Alfred Lord Tennyson Biography | Poems
Poet Laureate of the United Kingdom and is one of the most popular English poets. Alfred Tennyson, 1st Baron Tennyson, FRS (6 August 1809 – 6 October 1892) was Poet Laureate of the United Kingdom during much of Queen Victoria's reign and remains one of the most popular poets in the English language.. English poet; Poet Laureate of the United Kingdom 1850–1892
Alfred Tennyson, 1st Baron Tennyson (6 August 1809 – 6 October 1892) was Poet Laureate of the United Kingdom after William Wordsworth and is one of the most popular English poets.
Much of his verse was based on classical or mythological themes, although In Memoriam was written to commemorate his best friend Arthur Hallam, a fellow poet and classmate at Trinity College, Cambridge who was engaged to Tennyson's sister but tragically died from a cerebral hæmorrhage. One of Tennyson's most famous works is Idylls of the King (1885), a series of narrative poems based entirely on King Arthur and the Arthurian tales, as thematically suggested by Sir Thomas Malory's earlier tales on the legendary king. The work was dedicated to Prince Albert, the husband of Queen Victoria. During his career, Lord Tennyson attempted drama, but his plays enjoyed little success even in his lifetime.
The Poet Laureate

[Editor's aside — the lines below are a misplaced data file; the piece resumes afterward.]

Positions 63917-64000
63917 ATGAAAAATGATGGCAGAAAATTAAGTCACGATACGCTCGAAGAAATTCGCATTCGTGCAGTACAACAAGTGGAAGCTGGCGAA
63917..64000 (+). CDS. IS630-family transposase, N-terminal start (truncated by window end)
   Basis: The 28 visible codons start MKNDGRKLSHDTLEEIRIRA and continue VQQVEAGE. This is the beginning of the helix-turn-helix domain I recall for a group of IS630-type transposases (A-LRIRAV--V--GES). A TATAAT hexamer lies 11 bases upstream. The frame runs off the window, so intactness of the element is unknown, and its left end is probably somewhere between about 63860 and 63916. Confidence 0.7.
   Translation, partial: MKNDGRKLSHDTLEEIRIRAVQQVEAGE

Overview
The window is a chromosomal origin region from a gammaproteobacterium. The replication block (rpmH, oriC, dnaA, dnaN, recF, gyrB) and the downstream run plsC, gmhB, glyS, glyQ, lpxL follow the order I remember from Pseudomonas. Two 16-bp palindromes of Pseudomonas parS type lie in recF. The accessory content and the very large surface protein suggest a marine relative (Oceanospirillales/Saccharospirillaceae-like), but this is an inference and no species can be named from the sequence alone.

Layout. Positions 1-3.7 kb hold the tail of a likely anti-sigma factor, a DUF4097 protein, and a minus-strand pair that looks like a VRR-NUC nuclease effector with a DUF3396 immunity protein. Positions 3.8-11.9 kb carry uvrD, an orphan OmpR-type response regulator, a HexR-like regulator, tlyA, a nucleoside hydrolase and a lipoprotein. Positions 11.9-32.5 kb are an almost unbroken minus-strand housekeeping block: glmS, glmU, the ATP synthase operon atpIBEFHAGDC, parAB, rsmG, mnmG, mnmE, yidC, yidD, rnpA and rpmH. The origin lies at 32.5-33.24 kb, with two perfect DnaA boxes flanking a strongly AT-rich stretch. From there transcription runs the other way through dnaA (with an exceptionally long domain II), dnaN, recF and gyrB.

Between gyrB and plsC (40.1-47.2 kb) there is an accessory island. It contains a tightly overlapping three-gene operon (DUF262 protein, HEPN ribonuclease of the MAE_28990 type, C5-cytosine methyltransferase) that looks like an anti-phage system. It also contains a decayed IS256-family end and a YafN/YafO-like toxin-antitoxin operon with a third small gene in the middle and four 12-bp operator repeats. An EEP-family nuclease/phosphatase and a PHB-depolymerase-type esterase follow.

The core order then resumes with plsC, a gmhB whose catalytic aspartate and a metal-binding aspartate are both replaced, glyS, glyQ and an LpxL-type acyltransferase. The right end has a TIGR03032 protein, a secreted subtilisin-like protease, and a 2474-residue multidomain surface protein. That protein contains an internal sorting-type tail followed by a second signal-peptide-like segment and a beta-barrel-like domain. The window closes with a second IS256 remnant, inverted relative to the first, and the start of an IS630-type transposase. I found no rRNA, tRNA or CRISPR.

He held the position of Poet Laureate from 1850 until his death, turning out appropriate but mediocre verse, such as a poem of greeting to Alexandra of Denmark when she arrived in Britain to marry the future King Edward VII. In 1855, Tennyson produced one of his best known works, The Charge of the Light Brigade, a dramatic tribute to the British cavalrymen involved in an ill-advised charge on 25 October 1854, during the Crimean War. Other works written as Laureate include Ode on the Death of the Duke of Wellington and Ode Sung at the Opening of the International Exhibition.
Queen Victoria was an ardent admirer of Tennyson's work, and in 1884 created him Baron Tennyson, of Aldworth in the County of Sussex and of Freshwater in the Isle of Wight. He was the first English writer raised to the Peerage. A passionate man with some peculiarities of nature, he was never particularly comfortable as a peer, and it is widely held that he took the peerage in order to secure a future for his son Hallam. Recordings exist of Lord Tennyson declaiming his own poetry, which were made by Thomas Edison, but they are of relatively poor quality.
Towards the end of his life Tennyson revealed that his "religious beliefs also defied convention, leaning towards agnosticism and pandeism":
- Famously, he wrote in In Memoriam: "There lives more faith in honest doubt, believe me, than in half the creeds." In Maud, 1855, he wrote: "The churches have killed their Christ." In "Locksley Hall Sixty Years After," Tennyson wrote: "Christian love among the churches look'd the twin of heathen hate." In Becket, he wrote: "We are self-uncertain creatures, and we may, Yea, even when we know not, mix our spites and private hates with our defense of Heaven." Tennyson recorded in his Diary (p. 127): "I believe in Pantheism of a sort." His son's biography confirms that Tennyson was not Christian, noting that Tennyson praised Giordano Bruno and Spinoza on his deathbed, saying of Bruno: "His view of God is in some ways mine." D. 1892.
Tennyson continued writing into his eighties, and died on 6 October 1892, aged 83. He was buried at Westminster Abbey. He was succeeded as 2nd Baron Tennyson by his son, Hallam, who produced an authorised biography of his father in 1897, and was later the second Governor-General of Australia.